A group of us were just in Manila to look for actors and singers for the London production of Here Lies Love. (We found some good ones!) Luisa Hinchliff from the National Theatre arranged for us to be at the lovely Shangri-La in the modern Makati district.
Note the helicopter landing pads on some of the buildings. (Imelda lives in an apartment building here, so that gives you some idea of what the neighborhood is like.) The service was impeccable, and in the afternoons an orchestra played tangos and bossa novas in the lobby lounge. I’d hum along involuntarily every time I passed through when they were playing.
NY theatrical casting legend Tara Rubin was with us, and she made a comment that showed how a casting agent views the world. She looked around the hotel lobby and suggested that the shorter girls were “cast” to have positions by the elevators (to hold the doors and offer assistance); the taller women were “cast” as lobby greeters and wore long floor length skirts (giving them a more formal, less casual appearance); another level of gorgeous women were lobby lounge hostesses; and, of course, the men helped with bags and acted as doormen. (Further outside the front door, by the driveway, there were men in black Kevlar outfits and automatic weapons.)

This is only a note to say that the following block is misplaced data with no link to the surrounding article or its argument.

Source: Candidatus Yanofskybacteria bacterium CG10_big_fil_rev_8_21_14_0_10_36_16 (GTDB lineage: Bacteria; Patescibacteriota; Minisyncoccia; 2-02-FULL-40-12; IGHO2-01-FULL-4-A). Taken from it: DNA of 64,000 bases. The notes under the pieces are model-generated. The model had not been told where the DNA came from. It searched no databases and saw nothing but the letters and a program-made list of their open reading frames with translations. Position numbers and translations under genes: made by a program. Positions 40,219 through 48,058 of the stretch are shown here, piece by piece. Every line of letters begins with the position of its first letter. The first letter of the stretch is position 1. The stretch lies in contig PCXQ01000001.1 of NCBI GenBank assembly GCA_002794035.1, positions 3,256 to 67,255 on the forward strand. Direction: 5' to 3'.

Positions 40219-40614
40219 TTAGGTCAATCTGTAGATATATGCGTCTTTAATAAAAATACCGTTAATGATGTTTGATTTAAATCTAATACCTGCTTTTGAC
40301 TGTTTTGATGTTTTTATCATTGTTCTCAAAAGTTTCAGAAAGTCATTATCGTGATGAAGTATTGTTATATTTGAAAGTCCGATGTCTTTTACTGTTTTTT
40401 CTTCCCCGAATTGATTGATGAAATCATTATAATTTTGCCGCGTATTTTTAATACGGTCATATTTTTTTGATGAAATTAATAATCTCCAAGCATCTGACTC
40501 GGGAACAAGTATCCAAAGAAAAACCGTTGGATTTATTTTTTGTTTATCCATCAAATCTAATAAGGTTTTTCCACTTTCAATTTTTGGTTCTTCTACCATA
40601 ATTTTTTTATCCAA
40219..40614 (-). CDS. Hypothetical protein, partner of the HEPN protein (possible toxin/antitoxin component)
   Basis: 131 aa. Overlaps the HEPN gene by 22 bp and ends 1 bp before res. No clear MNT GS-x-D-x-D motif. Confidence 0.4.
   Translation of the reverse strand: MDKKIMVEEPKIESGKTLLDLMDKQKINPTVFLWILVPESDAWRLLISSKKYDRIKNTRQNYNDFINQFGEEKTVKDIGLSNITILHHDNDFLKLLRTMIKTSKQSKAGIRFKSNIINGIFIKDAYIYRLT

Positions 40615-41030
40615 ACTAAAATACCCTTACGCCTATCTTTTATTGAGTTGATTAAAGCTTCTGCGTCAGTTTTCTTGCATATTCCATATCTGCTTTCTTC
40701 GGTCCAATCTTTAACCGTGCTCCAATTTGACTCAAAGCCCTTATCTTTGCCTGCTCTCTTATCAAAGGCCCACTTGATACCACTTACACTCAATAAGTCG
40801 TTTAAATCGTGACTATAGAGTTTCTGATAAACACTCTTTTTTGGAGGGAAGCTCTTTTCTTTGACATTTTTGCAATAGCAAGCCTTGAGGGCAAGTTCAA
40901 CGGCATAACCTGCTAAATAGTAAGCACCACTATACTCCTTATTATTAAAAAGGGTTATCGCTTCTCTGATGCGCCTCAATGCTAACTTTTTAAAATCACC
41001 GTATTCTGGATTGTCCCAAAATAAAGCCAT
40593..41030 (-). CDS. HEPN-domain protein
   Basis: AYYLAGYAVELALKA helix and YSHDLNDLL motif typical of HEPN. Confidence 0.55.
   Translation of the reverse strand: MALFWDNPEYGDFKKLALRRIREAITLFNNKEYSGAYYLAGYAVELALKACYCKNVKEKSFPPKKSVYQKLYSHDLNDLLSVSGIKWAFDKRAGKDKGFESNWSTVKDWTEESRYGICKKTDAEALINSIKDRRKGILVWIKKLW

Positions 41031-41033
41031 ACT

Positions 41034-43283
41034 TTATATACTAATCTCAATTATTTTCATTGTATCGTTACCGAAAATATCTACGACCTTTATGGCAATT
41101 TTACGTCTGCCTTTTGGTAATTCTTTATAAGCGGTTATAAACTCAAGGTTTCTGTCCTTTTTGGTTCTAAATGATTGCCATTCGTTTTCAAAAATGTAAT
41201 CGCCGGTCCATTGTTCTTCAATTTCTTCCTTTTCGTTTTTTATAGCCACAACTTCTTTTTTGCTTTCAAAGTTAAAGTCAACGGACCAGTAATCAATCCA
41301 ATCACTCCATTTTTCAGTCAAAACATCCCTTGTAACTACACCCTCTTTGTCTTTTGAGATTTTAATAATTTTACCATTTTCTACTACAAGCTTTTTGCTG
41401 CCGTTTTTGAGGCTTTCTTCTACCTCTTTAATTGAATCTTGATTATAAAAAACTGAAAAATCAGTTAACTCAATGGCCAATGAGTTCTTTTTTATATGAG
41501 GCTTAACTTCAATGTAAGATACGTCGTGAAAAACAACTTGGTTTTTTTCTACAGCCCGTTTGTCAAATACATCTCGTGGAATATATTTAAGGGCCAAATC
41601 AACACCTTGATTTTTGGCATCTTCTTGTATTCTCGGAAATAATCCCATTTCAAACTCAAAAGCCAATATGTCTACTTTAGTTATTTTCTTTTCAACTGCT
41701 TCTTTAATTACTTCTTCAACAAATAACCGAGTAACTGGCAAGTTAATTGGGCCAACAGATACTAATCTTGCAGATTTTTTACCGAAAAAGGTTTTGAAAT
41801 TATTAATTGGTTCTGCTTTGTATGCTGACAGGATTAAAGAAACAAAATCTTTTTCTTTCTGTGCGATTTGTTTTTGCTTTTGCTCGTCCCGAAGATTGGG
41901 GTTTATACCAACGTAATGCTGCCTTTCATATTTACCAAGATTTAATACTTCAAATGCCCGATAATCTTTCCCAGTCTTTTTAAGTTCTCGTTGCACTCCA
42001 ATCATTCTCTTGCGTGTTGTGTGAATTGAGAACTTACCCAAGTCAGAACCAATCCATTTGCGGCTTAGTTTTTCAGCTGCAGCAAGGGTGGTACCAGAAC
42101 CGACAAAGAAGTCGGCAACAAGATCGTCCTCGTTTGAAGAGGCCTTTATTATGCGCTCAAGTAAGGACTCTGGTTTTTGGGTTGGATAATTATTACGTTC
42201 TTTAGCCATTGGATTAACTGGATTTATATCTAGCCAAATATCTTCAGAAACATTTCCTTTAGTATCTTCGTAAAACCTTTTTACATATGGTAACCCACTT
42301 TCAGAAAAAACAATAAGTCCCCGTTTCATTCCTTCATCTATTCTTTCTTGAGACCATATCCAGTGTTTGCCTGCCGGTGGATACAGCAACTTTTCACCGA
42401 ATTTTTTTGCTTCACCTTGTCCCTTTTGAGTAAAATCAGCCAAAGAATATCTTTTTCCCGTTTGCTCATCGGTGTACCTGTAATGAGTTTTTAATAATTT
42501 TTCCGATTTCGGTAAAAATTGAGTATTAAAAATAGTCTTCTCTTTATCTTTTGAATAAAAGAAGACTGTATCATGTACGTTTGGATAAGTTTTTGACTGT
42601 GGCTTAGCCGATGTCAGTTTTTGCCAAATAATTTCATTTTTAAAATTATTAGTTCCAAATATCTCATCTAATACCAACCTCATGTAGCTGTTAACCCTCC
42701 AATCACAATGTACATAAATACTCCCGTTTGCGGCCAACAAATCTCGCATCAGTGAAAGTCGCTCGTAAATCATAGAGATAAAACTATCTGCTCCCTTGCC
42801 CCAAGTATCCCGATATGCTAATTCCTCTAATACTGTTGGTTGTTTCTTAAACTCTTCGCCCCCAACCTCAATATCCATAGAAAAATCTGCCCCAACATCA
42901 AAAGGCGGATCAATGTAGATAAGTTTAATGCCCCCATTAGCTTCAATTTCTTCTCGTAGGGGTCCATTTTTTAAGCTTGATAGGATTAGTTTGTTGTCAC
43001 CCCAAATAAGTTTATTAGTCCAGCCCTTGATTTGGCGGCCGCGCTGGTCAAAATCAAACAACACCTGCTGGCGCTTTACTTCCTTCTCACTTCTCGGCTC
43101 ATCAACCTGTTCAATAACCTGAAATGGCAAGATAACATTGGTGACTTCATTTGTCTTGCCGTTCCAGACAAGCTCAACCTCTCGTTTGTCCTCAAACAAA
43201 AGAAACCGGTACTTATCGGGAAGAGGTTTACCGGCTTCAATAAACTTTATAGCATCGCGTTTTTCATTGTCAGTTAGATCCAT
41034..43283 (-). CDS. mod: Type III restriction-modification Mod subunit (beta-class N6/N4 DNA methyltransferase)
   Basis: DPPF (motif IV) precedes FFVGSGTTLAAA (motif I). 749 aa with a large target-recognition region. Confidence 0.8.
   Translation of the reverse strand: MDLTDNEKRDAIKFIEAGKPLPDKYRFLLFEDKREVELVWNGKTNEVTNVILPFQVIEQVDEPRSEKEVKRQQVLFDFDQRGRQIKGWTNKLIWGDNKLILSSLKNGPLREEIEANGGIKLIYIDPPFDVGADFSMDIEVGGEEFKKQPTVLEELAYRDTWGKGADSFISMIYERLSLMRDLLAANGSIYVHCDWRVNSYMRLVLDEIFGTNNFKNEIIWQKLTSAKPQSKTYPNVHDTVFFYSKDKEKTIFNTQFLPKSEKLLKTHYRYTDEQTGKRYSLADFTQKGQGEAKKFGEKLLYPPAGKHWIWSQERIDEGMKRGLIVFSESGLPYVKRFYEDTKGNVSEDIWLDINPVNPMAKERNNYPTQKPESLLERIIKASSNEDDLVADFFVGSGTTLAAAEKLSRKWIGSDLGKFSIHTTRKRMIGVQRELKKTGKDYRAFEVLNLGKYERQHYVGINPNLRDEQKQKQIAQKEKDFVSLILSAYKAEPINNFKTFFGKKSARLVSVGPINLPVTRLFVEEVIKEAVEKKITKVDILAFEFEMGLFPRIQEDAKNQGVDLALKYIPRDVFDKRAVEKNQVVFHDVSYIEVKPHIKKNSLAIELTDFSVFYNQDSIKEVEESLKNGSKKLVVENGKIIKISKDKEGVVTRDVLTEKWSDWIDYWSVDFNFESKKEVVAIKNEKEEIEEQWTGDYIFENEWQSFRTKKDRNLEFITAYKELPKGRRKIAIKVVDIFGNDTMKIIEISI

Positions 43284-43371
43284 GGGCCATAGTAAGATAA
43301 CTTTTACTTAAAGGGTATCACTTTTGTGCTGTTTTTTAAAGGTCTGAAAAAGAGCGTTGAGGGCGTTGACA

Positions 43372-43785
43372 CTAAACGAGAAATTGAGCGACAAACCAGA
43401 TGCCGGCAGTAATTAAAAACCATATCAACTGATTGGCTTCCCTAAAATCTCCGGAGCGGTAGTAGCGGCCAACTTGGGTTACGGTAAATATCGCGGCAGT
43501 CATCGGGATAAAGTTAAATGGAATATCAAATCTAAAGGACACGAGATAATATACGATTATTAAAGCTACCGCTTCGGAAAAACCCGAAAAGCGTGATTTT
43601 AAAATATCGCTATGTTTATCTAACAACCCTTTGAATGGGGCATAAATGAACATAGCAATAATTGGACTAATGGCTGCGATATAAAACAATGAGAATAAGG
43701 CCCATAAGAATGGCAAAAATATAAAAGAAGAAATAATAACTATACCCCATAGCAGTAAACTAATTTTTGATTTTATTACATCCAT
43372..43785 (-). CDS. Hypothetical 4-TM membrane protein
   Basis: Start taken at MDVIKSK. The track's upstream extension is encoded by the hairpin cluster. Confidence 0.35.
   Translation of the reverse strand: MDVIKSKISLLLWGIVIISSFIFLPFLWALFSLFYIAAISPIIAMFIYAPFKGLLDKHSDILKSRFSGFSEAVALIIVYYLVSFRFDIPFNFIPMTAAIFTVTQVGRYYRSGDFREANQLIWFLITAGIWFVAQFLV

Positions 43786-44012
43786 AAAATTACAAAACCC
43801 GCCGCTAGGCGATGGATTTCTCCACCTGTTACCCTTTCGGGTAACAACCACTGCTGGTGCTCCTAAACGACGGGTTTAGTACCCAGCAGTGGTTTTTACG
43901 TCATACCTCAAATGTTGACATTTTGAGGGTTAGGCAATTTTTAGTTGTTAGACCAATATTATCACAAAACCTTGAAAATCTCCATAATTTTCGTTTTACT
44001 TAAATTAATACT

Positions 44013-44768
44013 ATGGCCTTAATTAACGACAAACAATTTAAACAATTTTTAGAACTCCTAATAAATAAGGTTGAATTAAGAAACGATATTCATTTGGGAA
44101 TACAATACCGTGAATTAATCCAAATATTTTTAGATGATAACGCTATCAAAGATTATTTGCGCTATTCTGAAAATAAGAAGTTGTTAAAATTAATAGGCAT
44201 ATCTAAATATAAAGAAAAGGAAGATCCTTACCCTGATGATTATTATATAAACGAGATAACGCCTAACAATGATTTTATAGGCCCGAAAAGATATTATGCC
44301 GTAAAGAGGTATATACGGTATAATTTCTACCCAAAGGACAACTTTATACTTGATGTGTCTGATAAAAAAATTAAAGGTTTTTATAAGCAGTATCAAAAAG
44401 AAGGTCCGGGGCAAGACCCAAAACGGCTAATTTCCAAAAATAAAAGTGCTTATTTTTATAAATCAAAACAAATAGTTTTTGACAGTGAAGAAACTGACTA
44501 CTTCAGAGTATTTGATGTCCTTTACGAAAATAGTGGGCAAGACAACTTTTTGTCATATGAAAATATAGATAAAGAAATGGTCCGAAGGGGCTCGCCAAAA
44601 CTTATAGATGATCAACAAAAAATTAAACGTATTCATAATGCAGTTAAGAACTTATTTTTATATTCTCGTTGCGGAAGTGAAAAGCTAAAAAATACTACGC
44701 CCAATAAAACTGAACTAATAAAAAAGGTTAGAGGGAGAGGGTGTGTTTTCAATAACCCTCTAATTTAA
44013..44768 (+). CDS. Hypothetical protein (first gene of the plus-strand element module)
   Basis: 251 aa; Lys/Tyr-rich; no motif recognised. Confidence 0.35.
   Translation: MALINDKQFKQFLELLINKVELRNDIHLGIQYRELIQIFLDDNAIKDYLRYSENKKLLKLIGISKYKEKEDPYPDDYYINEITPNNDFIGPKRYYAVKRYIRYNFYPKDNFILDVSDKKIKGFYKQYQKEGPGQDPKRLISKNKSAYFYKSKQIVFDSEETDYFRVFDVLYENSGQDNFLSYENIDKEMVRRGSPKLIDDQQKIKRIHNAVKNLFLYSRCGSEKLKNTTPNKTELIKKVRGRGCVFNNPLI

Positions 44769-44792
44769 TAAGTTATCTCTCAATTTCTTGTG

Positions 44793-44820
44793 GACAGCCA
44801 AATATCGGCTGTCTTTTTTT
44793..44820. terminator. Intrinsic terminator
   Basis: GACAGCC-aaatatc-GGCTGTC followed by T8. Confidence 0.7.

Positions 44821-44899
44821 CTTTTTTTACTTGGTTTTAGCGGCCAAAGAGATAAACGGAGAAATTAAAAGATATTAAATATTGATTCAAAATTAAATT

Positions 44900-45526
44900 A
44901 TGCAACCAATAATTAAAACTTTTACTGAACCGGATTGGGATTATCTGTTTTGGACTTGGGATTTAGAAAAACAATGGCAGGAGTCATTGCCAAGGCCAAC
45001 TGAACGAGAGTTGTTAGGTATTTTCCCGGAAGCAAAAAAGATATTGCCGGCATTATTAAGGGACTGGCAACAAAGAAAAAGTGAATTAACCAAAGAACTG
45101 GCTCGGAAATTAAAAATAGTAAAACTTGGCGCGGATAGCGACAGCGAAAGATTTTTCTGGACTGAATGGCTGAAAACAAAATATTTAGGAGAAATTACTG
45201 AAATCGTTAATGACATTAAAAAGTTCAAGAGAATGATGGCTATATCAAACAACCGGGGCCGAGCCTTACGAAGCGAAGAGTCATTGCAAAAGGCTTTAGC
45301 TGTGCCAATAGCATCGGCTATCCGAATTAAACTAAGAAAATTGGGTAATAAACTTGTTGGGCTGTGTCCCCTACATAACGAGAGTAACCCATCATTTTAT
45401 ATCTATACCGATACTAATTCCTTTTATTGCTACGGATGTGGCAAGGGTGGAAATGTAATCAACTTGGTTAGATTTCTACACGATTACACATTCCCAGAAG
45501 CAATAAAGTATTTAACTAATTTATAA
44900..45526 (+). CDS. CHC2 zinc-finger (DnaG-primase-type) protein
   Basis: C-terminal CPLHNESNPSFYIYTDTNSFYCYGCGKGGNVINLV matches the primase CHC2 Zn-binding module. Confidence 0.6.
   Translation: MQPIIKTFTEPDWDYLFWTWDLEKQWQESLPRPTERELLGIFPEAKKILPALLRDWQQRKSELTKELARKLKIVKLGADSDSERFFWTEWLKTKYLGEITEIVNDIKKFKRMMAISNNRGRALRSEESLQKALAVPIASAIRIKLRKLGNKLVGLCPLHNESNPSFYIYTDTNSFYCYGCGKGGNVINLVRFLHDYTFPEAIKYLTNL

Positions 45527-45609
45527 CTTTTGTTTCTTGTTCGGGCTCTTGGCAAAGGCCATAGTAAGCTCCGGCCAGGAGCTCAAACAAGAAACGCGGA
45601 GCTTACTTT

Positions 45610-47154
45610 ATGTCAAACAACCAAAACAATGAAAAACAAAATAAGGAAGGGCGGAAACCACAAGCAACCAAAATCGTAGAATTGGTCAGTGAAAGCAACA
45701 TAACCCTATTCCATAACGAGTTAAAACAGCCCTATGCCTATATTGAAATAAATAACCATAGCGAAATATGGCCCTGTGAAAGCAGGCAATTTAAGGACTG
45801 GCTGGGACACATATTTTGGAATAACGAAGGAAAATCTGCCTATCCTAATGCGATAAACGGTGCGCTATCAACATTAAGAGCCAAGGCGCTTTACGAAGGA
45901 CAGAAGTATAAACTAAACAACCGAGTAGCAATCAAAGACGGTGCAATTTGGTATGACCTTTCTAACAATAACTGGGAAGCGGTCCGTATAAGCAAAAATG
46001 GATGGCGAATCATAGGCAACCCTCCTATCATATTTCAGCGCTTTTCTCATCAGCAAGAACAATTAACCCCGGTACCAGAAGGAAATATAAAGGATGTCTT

There was indeed a strict hierarchy—as she suggested—based on height, appearance and sex. Job applicants were, it seems, cast accordingly. I couldn’t help but wonder if Tara sees much of the world that way: as if we’ve all been “cast” in our life roles according to a list of attributes and skills. It’s not as far fetched as one might think. Think of different jobs and an image (stereotypes for sure) pops into mind. An airline pilot, a software coder, a judge, an academic, a chef or a dancer. I know—what kind of dancer? But maybe we are cast just a little bit? Or do we cast ourselves in the shows of our lives?
…Sorry, had to go there.